2. I have been barely resisting the temptation to wade into the current gender discrimination discussions in Constitutional Law. Four hours a week of listening to very poor reasoned arguments from a handful of wildly, irrationally, extreme feminists, and equally poor responses from one or two chauvinistic, stereotyping idiots is very irritating. About the next time I hear the first group attack court reasoning merely on the ground of a justice's gender or past decisions or the second group spout off about “the weaker sex”...Well, lets just say if I'm tired and over-caffinated, some people may leave the room with a lowered intellectual self-image. I know, its shooting fish in a barrel, clubbing baby seals, etc....but so tempting.

  1. I've been noticing that I tend to respect and like professors that either make me think (*cough*, work hard), or are interesting to listen to. The rare professor that can combine interesting stories and life experiences with the ability to challenge me is nearly the holy grail of higher education. I have one right now, and that's a very nice feeling.


I utterly and completely hate that two line "Hobbies" or "Interests" space on applications and resumes, be it for jobs, internships, clerkships, schools, etc. What the hell am I supposed to put there? I doubt I could condense all of my interests and hobbies into 500 words, much less two lines. Not to mention some of the more interesting ones are controversial. I know better than to mention shooting, gunsmithing, aviation, locks, motorcyles, or brewing if I can help it since they have possible bad connotations. Ugh. I just don't translate well onto paper.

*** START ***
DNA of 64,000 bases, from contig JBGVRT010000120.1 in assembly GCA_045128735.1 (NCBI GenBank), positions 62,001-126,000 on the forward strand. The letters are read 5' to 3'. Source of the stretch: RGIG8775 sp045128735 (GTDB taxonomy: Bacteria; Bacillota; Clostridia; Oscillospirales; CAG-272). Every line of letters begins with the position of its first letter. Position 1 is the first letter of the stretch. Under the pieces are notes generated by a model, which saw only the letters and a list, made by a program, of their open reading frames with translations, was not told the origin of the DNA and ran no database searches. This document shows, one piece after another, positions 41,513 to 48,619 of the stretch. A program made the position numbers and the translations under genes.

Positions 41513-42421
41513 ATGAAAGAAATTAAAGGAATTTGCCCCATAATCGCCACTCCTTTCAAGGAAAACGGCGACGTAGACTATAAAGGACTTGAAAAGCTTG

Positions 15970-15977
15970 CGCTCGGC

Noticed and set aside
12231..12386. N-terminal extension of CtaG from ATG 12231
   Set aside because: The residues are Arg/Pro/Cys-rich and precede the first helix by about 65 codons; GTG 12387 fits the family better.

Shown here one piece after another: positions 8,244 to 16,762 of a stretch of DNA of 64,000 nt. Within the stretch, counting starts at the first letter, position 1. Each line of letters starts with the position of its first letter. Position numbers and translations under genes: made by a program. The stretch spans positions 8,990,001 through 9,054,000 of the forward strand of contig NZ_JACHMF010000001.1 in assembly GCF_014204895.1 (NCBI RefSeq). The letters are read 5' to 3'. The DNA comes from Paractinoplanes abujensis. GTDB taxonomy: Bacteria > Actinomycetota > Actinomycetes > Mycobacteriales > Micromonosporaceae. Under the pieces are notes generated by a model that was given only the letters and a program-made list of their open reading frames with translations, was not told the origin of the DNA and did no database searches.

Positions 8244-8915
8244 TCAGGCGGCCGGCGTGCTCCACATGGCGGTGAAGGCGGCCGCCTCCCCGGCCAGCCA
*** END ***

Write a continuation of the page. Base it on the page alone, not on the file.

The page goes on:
I know, I'm a very slow and bad blogger, and it has already been discussed to death, but Hunter S. Thompson's recent passing is sadly premature. I consider Hunter to be one of the metaphorical blogging saints as nearly every blogger posts what amounts to gonzo journalism from time to time. In anycase, I personally saw Hunter S. Thompson as a Tom Wolfe with balls, with the good parts of the beat writers and Faulkner thrown in. Not to mention that Fear and Loathing in Los Vegas provides me with endless "As your attorney I advise you..." jokes, and away message quotes.

(One of my crazier friends, after viewing Fear and Loathing as his introduction to Hunter S. Thompson, commented that he thought that on the right drugs, I would probably be something like Dr. Gonzo...I'm still undecided as to whether that was an insult or a compliment.)


Mr. Wazoo, with some slight help from the Cooks has retold one of the best stories of all time, well, at least the more tasteful and printable parts of it. Probably if I were plied with beer, I would tell it with those parts thrown in, and include some more amusing side stories, such as Mr. Mahlon Adolphus Benson IV spraying beer out of his nose, certain inedible muffins, and how an inoccent high school student was nearly beaten to death.

Oh and for the rest of the post:

A. Mr. Wazoo might find women to go with his beer more readily if he wasn't "drinking cheap Mexican Beer". Women like men that have taste buds, and they might want to drink some of YOUR beer if you drink something decent.

Here's some free beer advice, unless dealing with an experenced beer drinking woman, try Young's Double Chocolate Stout; or get a fruit flavored wheat beer AND a sweet tasting porter or stout, then consider mixing them; Black Velvets, Black and Tans...remember Guiness is actually low calorie and low alcohol (~Budweiser), a possible selling point...

B. I'd like to think that at least a couple of times, *cough*, I've plied my friends with homebrew in order to help them in amorous situations. If beer is an Ark, does that make me Noah? If so, I'm feeding the animals I don't like to the ones that I do.